The coalition could have got rid of just 2,000 militant fighters – who lacked air support or modern technological equipment – much more quickly and effectively by sending in just 1,000 troops, he argued.
Legrier’s article has embarrassed French authorities just hours before the coalition is expected to announce the defeat of the hardline Islamist group.
“A punishment is being considered,” French army spokesman Patrick Steiger said in a text message.
The article was removed from the review’s website on Saturday.
I wholeheartedly agree with Colonel Legrier, and I expect that his career is over.
Claudia Pagon Marchena, like so many Hill staffers, moonlighted at a Washington, D.C., eatery to pay her rent until she took a job with Rep. Alexandria Ocasio-Cortez. She celebrated her last day at her coffee shop job that same week.
That’s because Ocasio-Cortez, who has called on fellow lawmakers to pay their staffs a “living wage,” is making an example out of her own office. The New York Democrat has introduced an unusual policy that no one on her staff will make less than $52,000 a year — an almost unheard of amount for many of the 20-somethings whose long hours make House and Senate offices run.
For Pagon Marchena, 22, the pay bump meant an end to a grueling, seven-day-a-week work schedule that was wearing down her resolve to stay in Washington, where rents average more than $2,000 a month.
“It was unsustainable,” she said. “I needed an office that was going to pay me a fair wage.”
The policy, which has not been previously reported, is the latest sign that Ocasio-Cortez and other progressive Democrats intend to buck a long-established trend of ostentatious austerity in congressional offices. Government watchdog groups say deep cuts to office and committee budgets have contributed to a lack of diversity in Hill offices, high turnover and congressional brain drain.
Eleven members of the Pittsburgh affiliate of Bend the Arc: A Jewish Partnership for Justice penned a letter to Trump following the Saturday shooting at the Tree of Life Synagogue.
“Our Jewish community is not the only group you have targeted,” the group wrote. “You have also deliberately undermined the safety of people of color, Muslims, LGBTQ people, and people with disabilities. Yesterday’s massacre is not the first act of terror you incited against a minority group in our country.”
Hopefully the rest of the community in Pittsburgh take a similar position.
The University of Utah Hospital, where a nurse was manhandled and arrested by police as she protected the legal rights of a patient, has imposed new restrictions on law enforcement, including barring officers from patient-care areas and from direct contact with nurses.
Gordon Crabtree, interim chief executive of the hospital, said at a Monday news conference that he was “deeply troubled” by the arrest and manhandling of burn unit nurse Alex Wubbels on July 26. In accord with hospital policy and the law, she had refused to allow a Salt Lake City police officer to take a blood sample from an unconscious patient. Wubbels obtained a copy of the body cam video of the confrontation and, after consulting her lawyer, the hospital and police officials, released it last week.
“This will not happen again,” Crabtree said, praising Wubbels for “putting her own safety at risk” to “protect the rights of patients.”
Margaret Pearce, chief nursing officer for the University of Utah hospital system, said she was “appalled” by the officer’s actions and has already implemented changes in hospital protocol to avoid any repetition.
She said police will no longer be permitted in patient-care areas, such as the burn unit where Wubbels was the charge nurse on the day of the incident and from emergency rooms.
In addition, officers will have to deal with “house supervisors” instead of nurses when they have a request.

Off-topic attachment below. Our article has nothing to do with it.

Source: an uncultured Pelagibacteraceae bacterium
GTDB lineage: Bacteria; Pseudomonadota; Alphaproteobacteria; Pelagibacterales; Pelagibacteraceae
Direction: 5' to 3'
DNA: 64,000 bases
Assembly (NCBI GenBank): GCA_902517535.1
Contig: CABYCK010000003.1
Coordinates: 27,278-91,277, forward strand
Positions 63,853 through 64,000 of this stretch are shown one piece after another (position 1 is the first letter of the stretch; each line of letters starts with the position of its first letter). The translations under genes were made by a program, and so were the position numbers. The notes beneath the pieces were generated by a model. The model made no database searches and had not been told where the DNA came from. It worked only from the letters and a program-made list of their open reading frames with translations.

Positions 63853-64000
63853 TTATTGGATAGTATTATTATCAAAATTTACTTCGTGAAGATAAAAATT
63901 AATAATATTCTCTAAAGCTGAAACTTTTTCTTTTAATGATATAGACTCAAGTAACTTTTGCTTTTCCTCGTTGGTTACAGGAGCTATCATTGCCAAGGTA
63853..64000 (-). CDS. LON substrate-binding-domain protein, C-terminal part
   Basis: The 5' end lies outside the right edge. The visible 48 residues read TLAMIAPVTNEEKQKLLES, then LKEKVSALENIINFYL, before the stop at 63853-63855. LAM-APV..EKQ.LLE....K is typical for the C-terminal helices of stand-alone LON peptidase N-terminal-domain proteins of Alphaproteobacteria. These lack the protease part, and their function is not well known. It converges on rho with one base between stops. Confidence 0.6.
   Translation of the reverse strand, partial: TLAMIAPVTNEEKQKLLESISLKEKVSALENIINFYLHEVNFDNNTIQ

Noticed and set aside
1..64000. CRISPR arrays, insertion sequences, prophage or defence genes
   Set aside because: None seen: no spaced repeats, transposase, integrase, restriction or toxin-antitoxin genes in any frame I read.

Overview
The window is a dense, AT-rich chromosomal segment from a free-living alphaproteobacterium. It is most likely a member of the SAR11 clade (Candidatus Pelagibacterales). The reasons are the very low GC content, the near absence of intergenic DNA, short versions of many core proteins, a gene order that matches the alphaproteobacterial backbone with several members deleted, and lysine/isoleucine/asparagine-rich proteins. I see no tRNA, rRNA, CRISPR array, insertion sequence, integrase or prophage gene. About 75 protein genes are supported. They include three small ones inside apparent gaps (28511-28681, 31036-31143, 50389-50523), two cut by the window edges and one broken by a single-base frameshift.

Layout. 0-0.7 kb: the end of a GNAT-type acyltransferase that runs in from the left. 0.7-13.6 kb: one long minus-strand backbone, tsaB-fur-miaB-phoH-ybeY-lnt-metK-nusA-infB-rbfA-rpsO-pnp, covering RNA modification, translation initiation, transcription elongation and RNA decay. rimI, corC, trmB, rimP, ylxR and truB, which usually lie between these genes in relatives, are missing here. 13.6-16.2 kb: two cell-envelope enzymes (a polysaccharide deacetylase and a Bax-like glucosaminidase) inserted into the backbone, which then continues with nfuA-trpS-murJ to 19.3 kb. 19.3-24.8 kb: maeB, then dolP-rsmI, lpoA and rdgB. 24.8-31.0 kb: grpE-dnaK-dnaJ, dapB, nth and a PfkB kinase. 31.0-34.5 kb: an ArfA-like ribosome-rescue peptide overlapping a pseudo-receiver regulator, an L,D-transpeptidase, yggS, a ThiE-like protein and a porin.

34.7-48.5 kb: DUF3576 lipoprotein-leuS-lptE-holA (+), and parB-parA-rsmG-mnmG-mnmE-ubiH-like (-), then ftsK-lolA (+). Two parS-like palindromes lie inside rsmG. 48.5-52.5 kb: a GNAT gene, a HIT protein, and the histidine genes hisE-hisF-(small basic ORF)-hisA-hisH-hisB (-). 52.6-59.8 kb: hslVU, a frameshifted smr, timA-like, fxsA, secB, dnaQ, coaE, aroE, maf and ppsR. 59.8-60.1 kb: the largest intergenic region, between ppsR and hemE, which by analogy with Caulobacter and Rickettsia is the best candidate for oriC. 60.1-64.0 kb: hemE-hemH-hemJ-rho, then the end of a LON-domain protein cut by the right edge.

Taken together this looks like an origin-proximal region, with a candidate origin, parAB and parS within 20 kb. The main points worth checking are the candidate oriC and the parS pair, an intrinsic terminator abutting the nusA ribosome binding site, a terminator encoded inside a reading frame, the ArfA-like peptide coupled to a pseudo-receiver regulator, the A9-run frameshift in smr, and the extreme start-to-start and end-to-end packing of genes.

Seriously, today’s law enforcement seems to attract more than their share of bullies.
I’m friend of mine who was a counselor was rather more charitable about such behavior, he believed that that the overwhelming majority of cops had serious PTSD issues after 5 years on the force.
In either case, this guy should not be a peace officer.
Alexander Rapaport, a Brooklyn Hasid, says his experience being the victim of anti-Semitism forces him to call out hatred against others. So Rapaport, who runs a network of kosher soup kitchens, helped organize a communal show of support last week for a local Yemeni-owned bodega in reaction to President Donald Trump’s executive order temporarily banning immigration from seven Muslim-majority countries. Not everyone was happy about the gesture. “I received your solicitation letter in the mail along with this phone number,” read a text message he received Wednesday. “After seeing, though, that you protested President Trump’s executive order, and thus shamefully sided with those who are putting American lives in danger, I am no longer able to donate to your organization.” ……… Rapaport, who lives in the strongly Hasidic Borough Park neighborhood, said that other donors approached him in the street to complain about his stance on immigration following his show of support for the shop. Last week, after Yemeni-American bodega owners organized a strike to protest the president’s temporary travel ban, Rapaport showed his support by going to a local store with other community members and pasting Post-it notes with “messages of love and solidarity” on its storefront. ……… The 38-year-old father of seven has gotten complaints after he spoke up for immigrants previously and lost funders who were unhappy that the strictly kosher soup kitchen serves anyone who wants a meal, regardless of religious background. In December 2015, Rapaport attended a protest at New York City Hall following a call by Trump, then a presidential candidate, for “a total and complete shutdown of Muslims entering the United States.” While Rapaport has considered being less outspoken, he said hiding his views wouldn’t be honest. “I don’t want to take anyone’s money under false pretense. Yes, I am personally very pro-immigrant, and if that makes me unqualified for your donation, please don’t give it to me,” he told JTA.
Rapaport has received support from many parts of the Orthodox community, but I have a message for those parts of the community who seem determined to allow their personal bigotries rule their actions:
The stranger who sojourns with you shall be as a native from among you, and you shall love him as yourself; for you were strangers in the land of Egypt. I am the Lord, your God. :כְּאֶזְרָח מִכֶּם יִהְיֶה לָכֶם הַגֵּר | הַגָּר אִתְּכֶם וְאָהַבְתָּ לוֹ כָּמוֹךָ כִּי גֵרִים הֱיִיתֶם בְּאֶרֶץ מִצְרָיִם אֲנִי יְהוָֹה אֱלֹהֵיכֶם